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New research from MIT calculates that superspreading events are even bigger drivers of the COVID-19 pandemic than previously thought.
The analysis of superspreader events — which the researchers defined as instances where a single person appeared to infect six or more others -- concludes that they aren’t nearly as rare as expected and play a major role in sustaining the pandemic.
"The technical word for it is a fat tail," says lead author Felix Wong, a post-doctoral researcher at MIT. "But really what that gets at is that extreme events that really deviate significantly from the mean are a lot more frequent than what one would predict."
The takeaway, Wong says, is that limiting the size of gatherings is critical; when the researchers simulated a limit of ten contacts per person, he says, the pandemic died down. Here's a bit more of our conversation, lightly edited:
How would you sum up what you found?
We're all familiar with superspreading, including well-documented events like choir practices or weddings. However, we hadn't really known whether these superspreading events were just really anomalies or if they actually contributed to sustaining the disease transmission that we've seen.
We found in our study that superspreading events can indeed be a major driver of the current pandemic. Most people generate zero or one cases, but it's the people generating hundreds of cases that we really should be worried about.
How did you come to that conclusion?
We combined statistical and mathematical analyses, drawing on 60 past superspreading events and comparing them with traditional models in epidemiology. Those models do allow for superspreading to occur, but what we found was that these coronavirus superspreading events occurred more frequently than what these traditional models would have predicted .
The technical word for it is a fat tail, but really what that gets at is that extreme events that really deviate significantly from the mean are a lot more frequent than what one would predict. So it's not like a distribution of, say, human height, where there's a mean and it's really rare to see someone who's like eight feet tall. Here what we're arguing is really the opposite: because of this fat tail, it's really more likely than one would expect that one would see outsized, huge-transmission, superspreading event.
Why might this be?
We didn't really delve into the biology of how superspreading occurs. We personally think that it could be due to many factors, including viral load and social behavior. However, the main point of this study was really just to observe this phenomenon happening.
What are the policy implications?
Policy-wise, I would say that our work suggests imposing a tight limit of around 10 people in a gathering. And actually, when we did a mathematical simulation of this, a simulation in which everyone was limited to at most ten contacts, we found out COVID would have rapidly died down.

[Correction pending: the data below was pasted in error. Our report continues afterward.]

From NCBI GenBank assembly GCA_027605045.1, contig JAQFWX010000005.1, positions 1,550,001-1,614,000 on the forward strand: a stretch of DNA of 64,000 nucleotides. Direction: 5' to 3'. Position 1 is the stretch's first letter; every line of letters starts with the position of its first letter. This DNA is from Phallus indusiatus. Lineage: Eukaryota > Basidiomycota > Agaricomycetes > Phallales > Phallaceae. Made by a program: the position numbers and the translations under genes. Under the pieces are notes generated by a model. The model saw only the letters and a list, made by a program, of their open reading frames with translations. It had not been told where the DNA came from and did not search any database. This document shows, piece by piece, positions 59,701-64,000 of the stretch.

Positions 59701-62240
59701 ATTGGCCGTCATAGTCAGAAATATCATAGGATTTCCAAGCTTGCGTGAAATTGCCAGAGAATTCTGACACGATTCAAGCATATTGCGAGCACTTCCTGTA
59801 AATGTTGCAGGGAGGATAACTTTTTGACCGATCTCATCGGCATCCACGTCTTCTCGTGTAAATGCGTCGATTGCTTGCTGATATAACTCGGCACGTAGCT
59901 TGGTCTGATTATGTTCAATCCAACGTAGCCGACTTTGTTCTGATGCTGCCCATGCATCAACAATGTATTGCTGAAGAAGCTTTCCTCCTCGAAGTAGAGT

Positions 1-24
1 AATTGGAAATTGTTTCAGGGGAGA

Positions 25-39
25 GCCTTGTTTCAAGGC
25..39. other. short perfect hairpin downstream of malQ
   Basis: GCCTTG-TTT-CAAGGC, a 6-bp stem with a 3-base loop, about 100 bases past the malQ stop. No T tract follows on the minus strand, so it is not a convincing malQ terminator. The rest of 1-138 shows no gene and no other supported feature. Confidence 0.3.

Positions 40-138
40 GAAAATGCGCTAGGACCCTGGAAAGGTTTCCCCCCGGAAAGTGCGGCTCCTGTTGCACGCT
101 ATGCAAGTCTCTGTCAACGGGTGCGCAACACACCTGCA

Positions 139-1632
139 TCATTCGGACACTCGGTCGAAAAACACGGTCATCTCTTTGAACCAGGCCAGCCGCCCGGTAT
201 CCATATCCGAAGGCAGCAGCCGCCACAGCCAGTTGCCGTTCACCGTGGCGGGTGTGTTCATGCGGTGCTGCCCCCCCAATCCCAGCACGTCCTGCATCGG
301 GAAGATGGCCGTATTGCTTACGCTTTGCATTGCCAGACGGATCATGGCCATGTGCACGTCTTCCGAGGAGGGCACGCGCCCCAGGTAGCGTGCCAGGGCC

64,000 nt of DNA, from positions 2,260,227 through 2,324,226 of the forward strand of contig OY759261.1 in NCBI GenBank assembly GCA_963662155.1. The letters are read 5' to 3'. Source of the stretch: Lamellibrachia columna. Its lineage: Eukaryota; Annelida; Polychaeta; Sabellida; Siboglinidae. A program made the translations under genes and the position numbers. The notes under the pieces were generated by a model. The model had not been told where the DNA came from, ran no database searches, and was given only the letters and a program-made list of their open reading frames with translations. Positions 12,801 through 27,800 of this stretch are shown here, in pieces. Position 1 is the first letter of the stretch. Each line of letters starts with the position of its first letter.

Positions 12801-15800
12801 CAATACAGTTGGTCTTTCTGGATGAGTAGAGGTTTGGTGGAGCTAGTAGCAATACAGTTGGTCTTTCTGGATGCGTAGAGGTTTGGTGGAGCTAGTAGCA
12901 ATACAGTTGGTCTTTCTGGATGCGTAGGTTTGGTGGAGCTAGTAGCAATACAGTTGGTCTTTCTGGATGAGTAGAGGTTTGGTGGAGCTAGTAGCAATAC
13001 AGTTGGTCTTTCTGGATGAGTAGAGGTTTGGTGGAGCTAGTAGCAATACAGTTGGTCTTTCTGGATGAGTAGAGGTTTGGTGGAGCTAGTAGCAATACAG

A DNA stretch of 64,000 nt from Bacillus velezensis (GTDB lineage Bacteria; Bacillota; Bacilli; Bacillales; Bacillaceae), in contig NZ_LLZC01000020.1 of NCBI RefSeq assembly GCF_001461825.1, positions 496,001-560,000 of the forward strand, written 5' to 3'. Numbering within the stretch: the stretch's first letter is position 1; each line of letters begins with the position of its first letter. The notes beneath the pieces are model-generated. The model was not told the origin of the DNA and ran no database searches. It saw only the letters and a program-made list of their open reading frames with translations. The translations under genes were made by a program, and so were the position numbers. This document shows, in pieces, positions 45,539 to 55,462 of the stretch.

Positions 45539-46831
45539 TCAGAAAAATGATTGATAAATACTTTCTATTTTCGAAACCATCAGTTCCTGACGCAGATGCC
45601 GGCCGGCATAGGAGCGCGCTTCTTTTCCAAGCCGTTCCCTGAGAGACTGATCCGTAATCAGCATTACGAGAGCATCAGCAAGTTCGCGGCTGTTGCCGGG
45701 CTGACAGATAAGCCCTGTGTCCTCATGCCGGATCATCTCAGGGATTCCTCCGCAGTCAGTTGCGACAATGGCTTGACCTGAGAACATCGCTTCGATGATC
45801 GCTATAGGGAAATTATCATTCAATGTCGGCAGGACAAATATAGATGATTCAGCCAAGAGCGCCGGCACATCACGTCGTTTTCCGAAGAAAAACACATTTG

We've known since early on that superspreading events in this pandemic were very important. What does this add?
This is really how science works: most of us think something is important, but it remains to be quantified how important. Since February there have been reports of one person transmitting to dozens if not hundreds of people. But these might just be anomalies, just freak events that don't necessarily contribute to the millions of cases.
What we're showing is that these events actually occur, perhaps undetected, just naturally, and that this really is what's sustaining the current pandemic, not something like your uncle transmitting it to one person. We define a superspreading event as someone who infects at least six people.
Can you quantify how common these events are?
I would say the main contribution of this work is not only to assemble this kind of database of superspreading events but also to quantify more precisely how often one would expect them to be. This gets a little technical but broadly speaking, it's really different from a normal distribution, say. The probability of observing one of these events is, I would say, a multiple higher — say, 10 times higher based on our empirical data — than what one would expect based on a normal distribution.
In a normal distribution, you have this kind of exponentially decaying tail, where the probability is decreasing really quickly. What we found in this study was this fat tail phenomenon, meaning the probability decreases not exponentially fast, but less fast.
Is this very surprising to epidemiologists?
My co-author Jim Collins and I aren't epidemiologists, we're more like quantitative biologists. But I would point out that most epidemiology studies seem to really rely on the assumption of a homogeneous population, assuming that everyone's basically equal, that everyone transmits the virus to about three people. What this study contributes is an alternative view, suggesting that there might be more heterogeneity in this disease transmission than we thought.
It would be great to be able to identify these superspreaders. But one thing that we can for sure do is just avoid situations in which we could be the targets of superspreaders or be superspreaders ourselves.
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